As said in the headline, race is always a delicate issue here, any where, everywhere.
I was talking recently with some colleagues about my misadventures as a young boy, maybe 12 or 13. I had left home and was living on the streets. Although they were the streets of Brentwood, Pacific Palisades. Much nicer than Sixth Street and San Pedro, a place I was going to end up, but much later.
I had ended up – as this young, lost boy with all the advantages that come with money, power and fame – in the basement of a well-known brain surgeon.
I was raiding the refrigerator one early morning, must have been one or two in the morning, when this famous brain surgeon staggered into the kitchen. He was taken aback and was I. He asked, “who the hell are you?” Or words to that effect. I responded that I was a friend of his son’s and was temporally sleeping in the basement. He didn’t seem to mind and went about his business, as did I before slinking off to the basement.
Now here’s the point of the story: take me, this exact story, and change my color to black or brown and think what would’ve happened during that encounter? Arrested. Jailed. No questions asked. Immediate incarceration and jail sentence for whatever charge the authorities would have thought up. Absolutely. No question about it. Slam dunk.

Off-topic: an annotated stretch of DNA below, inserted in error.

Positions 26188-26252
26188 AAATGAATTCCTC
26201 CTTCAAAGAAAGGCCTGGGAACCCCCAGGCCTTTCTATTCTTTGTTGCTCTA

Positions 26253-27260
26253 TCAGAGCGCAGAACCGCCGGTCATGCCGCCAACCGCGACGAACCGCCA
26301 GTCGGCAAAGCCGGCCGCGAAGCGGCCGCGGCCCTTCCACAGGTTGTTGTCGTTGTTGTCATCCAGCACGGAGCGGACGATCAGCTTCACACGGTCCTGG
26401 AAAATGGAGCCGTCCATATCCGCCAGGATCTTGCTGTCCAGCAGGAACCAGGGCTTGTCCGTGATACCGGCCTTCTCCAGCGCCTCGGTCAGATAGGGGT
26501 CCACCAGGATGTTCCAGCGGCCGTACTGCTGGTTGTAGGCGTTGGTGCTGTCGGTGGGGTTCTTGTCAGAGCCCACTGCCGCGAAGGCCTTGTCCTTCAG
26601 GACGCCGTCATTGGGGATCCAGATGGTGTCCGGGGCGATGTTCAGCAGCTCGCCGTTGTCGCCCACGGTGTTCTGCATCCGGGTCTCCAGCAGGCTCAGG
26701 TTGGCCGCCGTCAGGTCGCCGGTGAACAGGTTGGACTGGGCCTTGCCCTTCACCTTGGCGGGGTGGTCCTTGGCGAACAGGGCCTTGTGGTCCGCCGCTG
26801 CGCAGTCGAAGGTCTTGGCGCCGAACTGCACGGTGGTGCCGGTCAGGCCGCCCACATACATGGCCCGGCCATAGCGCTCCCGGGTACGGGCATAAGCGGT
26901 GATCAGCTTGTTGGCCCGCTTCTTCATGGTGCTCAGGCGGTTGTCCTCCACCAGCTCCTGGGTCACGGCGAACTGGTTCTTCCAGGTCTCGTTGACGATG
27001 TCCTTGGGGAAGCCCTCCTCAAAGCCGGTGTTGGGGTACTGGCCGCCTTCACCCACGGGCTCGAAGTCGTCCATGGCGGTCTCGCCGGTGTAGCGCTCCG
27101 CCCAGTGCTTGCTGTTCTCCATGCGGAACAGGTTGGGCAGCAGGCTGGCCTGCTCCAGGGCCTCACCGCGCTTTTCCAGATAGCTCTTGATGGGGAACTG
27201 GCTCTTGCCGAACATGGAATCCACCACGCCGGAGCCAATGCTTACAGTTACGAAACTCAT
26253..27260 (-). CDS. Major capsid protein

By the way, that’s exactly what my two friends, one black, one gay, said to me when I was recounting this story of misadventure. I was lucky to be privileged and white. I was. I am.
Life has never come easy for me. It’s been tough, And I was given all the advantages. Money, power, fame, opportunity, and I was white.
So, you take my character or lack therein and paint my skin a different color. Jeez! I probably wouldn’t have made it.
Race is indeed a delicate matter. We are slightly better than we used to be but we still have a long way to go. A long way to go. Talk soon.